NEW ORLEANS, March 19 - Shimadzu Biotech is working on a new high-throughput sequencer that it says will be 10 times faster and 90 percent cheaper to run than current state-of-the-art machines.
Shimadzu Biotech, a division of the Japanese instrumentation company Shimadzu Corporation, is co-developing the new sequencer system with GenoMEMS, a Massachusetts startup that has developed a microfabrication technology.
The new sequencer uses a set of microfabricated electrical and mechanical components attached to a 25 cm x 50 cm glass plate. Ultrafine microcapillaries separate DNA through electrophoresis.
According to Shimadzu, microelectromechanical system, or MEMS, technology makes this electrophoresis much more efficient, in effect shortening sequencing time and reducing the amount of DNA and reagents that are needed.
The company says the new sequencer will be able to handle five million bases per day, tackle segments up to 800 bases in length, and cost 90 percent less to operate than currently available machines.
But this new technology will come at a price: according to Shimadzu Biotech Chairman Tetsuo Ichikawa, the system will cost about $530,000.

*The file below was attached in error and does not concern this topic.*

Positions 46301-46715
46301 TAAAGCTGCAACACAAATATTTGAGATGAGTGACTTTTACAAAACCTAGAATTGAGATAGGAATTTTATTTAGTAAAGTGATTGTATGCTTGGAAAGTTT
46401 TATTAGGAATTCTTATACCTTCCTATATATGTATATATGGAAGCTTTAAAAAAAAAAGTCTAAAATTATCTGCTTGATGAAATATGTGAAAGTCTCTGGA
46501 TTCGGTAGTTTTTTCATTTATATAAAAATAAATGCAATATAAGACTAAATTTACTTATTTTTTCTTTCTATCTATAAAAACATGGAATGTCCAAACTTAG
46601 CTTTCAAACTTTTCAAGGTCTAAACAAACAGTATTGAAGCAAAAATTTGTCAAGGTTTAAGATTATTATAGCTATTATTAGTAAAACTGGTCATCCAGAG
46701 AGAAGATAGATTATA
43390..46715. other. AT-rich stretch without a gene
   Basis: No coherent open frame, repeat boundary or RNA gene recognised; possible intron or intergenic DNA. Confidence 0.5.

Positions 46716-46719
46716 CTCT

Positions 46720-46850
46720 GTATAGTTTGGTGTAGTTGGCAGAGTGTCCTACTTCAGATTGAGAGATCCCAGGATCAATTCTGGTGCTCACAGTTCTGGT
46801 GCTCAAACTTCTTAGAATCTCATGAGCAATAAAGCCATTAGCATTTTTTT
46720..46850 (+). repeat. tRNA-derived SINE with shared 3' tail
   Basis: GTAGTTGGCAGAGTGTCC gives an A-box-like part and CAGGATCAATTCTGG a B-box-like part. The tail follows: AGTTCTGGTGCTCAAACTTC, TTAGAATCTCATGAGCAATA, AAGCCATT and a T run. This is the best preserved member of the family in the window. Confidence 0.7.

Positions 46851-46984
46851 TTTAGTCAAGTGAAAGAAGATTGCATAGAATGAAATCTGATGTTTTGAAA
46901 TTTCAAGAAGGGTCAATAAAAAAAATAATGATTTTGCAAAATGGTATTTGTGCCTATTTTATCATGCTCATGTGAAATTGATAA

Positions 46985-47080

That retail price is quite a bit steeper than current industry standard machines. The ABI 3700, for example, costs roughly $330,000 and the Amersham MegaBACE retails in the neighborhood of $220,000.
Shimadzu began promoting plans for its new sequencer on Monday with a presentation at the annual PittCon conference here.
Shimadzu projects that the new system will not be commercially available until the first quarter of 2003. It will begin marketing the system to large-scale sequencing centers worldwide and expects to sell 50 units a year by 2005.
GenoMEMS is a spinoff based on microfabrication technology developed at the Whitehead Institute. It is using this technology to develop new sequencing and SNP analysis systems.